#1
This might sound like an "you're a F***ing idiot" sort of question but here goes.

I've been playing guitar and for some reason I didn't notice this until now (please don't ask why 'cause I really don't know), but when I play I seem to have trouble keeping an even volume espessially on the high E. [/ Is this the strings - .46-.10? Or the pick. Dunlop standard Gator Grip. Or is it just me?

It's a rather cheap guitar. To be specific, a $200 Squire Strat with no modifications.
If ur ears aint ringin...ur doin it wrong

#2
You mean you hit the high E with too much force, or not enough?

Either way, its likely not the guitar or the pick.. Just a habbit you've stumbled into
#3
My first electric was a Squier Telecaster. The pickups were sh!t, and when amped, the high E was much quieter than the other strings. A pickup change would help this, but I wouldn't bother with that guitar.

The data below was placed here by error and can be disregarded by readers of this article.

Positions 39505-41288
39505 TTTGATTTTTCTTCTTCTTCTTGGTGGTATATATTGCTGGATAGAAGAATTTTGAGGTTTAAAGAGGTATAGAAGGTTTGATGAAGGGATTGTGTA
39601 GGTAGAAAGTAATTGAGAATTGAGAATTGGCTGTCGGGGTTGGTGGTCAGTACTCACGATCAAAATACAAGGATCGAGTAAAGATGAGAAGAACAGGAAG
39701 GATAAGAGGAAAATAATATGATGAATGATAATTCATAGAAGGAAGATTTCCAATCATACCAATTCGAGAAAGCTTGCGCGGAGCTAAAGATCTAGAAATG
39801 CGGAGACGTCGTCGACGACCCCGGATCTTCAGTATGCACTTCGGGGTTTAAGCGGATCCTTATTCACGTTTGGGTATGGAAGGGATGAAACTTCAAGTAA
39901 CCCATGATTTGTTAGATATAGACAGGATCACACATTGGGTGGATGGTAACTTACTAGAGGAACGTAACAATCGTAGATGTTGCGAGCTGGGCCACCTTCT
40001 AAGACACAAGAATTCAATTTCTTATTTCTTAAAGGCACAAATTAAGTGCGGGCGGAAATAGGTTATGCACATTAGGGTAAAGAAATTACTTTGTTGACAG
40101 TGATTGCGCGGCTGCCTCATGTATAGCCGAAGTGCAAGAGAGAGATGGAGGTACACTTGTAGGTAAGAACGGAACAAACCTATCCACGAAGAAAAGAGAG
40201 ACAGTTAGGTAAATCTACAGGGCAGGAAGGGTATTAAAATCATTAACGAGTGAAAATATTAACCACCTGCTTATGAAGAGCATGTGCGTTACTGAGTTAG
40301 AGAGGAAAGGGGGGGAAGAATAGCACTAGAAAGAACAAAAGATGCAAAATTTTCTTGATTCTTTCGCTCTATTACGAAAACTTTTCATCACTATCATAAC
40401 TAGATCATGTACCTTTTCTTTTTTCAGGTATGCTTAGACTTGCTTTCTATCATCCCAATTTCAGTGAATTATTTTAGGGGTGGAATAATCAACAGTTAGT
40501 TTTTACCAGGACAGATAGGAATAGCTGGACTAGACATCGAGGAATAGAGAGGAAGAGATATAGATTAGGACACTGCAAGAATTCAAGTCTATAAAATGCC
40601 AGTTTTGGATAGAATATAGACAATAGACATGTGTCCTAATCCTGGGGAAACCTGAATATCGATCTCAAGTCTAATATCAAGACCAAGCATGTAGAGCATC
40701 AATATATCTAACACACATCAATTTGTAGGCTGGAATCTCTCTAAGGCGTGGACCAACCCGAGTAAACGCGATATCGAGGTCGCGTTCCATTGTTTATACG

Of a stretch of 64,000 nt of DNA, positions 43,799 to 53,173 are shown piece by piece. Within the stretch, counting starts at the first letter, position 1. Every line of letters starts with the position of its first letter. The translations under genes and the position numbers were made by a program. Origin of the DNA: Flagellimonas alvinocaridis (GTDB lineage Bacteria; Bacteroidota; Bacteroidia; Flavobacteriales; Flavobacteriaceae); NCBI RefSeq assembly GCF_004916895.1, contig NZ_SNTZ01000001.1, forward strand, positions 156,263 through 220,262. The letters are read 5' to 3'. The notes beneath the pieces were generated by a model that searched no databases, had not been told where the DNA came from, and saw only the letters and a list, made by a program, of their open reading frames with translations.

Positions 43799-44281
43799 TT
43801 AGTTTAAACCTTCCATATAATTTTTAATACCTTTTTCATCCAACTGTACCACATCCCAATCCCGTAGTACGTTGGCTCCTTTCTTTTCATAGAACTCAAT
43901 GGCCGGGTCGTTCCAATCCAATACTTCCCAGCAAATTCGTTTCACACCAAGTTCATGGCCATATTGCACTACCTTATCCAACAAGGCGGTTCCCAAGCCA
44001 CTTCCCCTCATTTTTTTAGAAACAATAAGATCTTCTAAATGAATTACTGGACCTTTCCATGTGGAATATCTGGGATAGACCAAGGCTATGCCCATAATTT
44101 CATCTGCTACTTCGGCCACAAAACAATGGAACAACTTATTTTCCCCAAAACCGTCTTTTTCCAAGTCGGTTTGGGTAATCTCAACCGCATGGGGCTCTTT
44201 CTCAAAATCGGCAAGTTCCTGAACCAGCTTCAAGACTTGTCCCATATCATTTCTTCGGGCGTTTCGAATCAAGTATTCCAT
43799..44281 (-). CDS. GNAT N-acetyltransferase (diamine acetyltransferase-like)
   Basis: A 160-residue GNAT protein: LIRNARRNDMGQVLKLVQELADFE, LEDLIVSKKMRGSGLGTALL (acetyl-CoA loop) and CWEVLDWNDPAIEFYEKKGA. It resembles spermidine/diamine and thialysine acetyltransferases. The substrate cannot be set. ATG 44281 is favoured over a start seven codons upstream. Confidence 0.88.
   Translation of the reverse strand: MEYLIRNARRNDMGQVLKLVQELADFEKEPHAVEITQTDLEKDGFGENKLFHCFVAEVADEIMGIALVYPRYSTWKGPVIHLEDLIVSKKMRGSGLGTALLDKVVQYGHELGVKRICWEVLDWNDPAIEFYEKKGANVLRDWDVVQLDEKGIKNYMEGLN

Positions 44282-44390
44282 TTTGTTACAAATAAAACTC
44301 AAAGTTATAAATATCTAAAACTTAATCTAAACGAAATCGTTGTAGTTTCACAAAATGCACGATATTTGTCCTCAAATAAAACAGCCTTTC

#4
Quote by Peaceful Rocker
You mean you hit the high E with too much force, or not enough?

Either way, its likely not the guitar or the pick.. Just a habbit you've stumbled into


Crap... Whelp I've changed the way I play before...
If ur ears aint ringin...ur doin it wrong

#6
Quote by Eirien
My first electric was a Squier Telecaster. The pickups were sh!t, and when amped, the high E was much quieter than the other strings. A pickup change would help this, but I wouldn't bother with that guitar.


Well, I ordered a Kramer Striker from Musicians Friend back in Jan. Its still not here and won't be till May.


EDIT: HAHAHA! Nice quote!
If ur ears aint ringin...ur doin it wrong

#7
you could also try raising the pickup on that side of the string. check to see if when you play that high E and switch between pickups, it sounds the same, if not you can level out whatever pickup you want by tightening the screw on that side. This si a very fast explanation, however you should look into it on the net
#8
You're either changing the force you pick with or the pickups are too low in relation to the lower strings